We need to offer a real vision of the Canada that Canadians want:
A Canada that will lead internationally by grappling with difficulties and daring to expand its international presence.
A Canada willing to take a short-term hit to ensure long-term success in the fight against climate change and environmental degradation.
A Canada willing to take a long look at our finances and dare to spend money more carefully, with more focus on long-term results.
A Canada that sees dialogue with First Nations as talking about opportunity to solve problems we all face -- together.
A Canada that sees multiculturalism and diversity as a force for unity to build the country, not as an opportunity to divide it.
A Canada that knows health is more than just hospital care, and invests in prevention, long-term care, and leading-edge treatments that actually save the system money.
A Canada that fosters innovation, education, and a workforce that can lead globally in industries of the future.
A Canada that sees the value in real engagement with our fellow citizens, and learns from rich and poor, young and old, so that everyone feels a part of building a country they have helped to define.
A Canada ready to dream about the next great national project.
The Liberal Party owes it to Canada to be the force that enables this. We should start in our communities and engage our neighbours in discussions about the Canada they want. They know best -- and we should all be listening.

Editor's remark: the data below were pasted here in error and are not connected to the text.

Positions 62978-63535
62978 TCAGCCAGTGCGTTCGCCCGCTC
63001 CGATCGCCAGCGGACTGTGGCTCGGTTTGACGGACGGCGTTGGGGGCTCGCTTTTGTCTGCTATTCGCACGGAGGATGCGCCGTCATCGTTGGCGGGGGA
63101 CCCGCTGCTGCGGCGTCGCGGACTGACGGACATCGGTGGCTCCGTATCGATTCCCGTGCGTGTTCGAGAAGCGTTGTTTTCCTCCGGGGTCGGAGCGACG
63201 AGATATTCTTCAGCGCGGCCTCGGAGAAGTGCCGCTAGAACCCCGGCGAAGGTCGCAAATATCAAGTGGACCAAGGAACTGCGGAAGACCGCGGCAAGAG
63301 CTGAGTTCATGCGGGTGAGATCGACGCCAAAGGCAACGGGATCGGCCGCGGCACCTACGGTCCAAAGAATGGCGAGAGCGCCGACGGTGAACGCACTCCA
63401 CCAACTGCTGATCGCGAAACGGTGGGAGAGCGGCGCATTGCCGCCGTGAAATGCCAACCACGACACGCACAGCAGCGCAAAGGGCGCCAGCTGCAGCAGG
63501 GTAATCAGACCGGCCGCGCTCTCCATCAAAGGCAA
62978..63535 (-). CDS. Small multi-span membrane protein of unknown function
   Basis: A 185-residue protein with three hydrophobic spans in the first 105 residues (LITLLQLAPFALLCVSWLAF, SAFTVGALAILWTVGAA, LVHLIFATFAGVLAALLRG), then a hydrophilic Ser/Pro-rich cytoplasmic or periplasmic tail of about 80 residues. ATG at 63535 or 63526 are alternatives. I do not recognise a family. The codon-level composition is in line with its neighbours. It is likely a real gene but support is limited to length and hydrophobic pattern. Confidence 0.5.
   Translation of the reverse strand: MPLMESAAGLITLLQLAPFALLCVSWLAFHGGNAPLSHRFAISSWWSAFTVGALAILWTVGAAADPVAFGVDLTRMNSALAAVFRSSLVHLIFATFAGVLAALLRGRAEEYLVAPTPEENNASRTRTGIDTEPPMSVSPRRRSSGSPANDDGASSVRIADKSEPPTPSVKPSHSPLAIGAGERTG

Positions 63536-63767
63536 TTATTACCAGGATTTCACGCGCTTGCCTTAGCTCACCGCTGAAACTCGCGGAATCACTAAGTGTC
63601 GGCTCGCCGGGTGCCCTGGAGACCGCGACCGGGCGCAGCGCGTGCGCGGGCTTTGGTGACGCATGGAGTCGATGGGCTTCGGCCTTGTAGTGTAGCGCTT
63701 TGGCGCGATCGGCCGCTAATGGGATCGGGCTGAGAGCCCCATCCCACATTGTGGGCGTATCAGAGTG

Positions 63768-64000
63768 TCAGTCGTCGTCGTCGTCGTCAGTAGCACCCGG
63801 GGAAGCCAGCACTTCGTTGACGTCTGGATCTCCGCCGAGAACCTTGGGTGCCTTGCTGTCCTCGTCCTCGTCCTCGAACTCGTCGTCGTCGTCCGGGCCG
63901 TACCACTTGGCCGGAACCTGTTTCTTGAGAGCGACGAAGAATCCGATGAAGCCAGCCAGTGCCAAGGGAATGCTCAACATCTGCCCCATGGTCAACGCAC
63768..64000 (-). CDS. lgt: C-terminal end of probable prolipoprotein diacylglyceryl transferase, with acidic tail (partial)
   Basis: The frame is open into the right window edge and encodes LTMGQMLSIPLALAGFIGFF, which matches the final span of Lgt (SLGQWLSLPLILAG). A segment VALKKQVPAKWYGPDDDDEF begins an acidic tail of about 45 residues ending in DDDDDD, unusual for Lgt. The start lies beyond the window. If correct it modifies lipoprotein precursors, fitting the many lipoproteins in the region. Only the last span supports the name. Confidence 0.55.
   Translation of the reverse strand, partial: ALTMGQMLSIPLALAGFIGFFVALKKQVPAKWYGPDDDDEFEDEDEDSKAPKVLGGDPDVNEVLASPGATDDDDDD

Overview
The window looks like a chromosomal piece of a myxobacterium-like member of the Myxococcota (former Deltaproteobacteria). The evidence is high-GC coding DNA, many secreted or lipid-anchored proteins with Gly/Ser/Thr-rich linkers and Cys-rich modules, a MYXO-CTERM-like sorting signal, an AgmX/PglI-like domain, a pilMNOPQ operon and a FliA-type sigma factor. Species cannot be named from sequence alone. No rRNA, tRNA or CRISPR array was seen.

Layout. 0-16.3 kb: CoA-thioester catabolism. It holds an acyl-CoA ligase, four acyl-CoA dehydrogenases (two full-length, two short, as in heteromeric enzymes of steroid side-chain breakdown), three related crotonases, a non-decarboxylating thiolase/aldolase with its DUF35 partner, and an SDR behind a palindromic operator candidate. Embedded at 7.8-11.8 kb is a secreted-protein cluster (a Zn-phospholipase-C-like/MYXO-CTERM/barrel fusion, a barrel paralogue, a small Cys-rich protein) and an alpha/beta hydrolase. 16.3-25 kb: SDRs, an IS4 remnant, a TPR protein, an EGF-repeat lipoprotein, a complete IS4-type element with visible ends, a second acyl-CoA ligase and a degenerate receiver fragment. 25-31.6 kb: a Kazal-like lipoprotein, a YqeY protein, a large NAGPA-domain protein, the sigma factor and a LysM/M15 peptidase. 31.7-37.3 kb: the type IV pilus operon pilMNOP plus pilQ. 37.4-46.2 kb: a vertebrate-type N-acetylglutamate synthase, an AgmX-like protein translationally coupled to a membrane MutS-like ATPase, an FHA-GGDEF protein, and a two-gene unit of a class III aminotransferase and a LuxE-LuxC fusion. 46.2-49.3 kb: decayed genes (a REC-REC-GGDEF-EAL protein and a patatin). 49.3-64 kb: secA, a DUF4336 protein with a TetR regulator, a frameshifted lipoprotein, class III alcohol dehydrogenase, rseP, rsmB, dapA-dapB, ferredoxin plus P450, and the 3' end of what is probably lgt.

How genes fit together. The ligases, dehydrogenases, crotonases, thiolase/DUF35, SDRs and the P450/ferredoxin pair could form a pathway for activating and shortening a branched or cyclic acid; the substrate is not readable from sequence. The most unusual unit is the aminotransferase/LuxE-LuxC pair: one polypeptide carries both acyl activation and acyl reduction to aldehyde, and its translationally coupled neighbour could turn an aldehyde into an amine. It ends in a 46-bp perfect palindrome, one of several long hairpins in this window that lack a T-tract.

What we learn we will share, regionally and nationally. We will take those lessons seriously, because they will form the foundation for what the Liberal Party needs to become -- a populist movement for change.
Listening to our neighbours
Canadians need a Liberal Party that speaks to them. That listens to them. That is prepared to disagree -- and to explain itself honestly and well. They deserve a Liberal Party that refuses to develop policy development in sound bytes.
If they are to support us, Canadians must see a Liberal Party that is done fighting itself. We will win that support in the grassroots, riding by riding. We can't waste time pining for a political saviour. What will save the party are good people bursting with good ideas, hopeful about the future, and willing to put everything on the line for Canada. Once we define who we are, we can choose a leader who accepts the vision we, the people, set -- and who will commit to making that vision real.
In the days after the election, amazing numbers of people have emerged who are hopeful for change. If we are ready to listen to them, the next four years may be the best thing that ever happened to the Liberal Party, and to the future of Canada.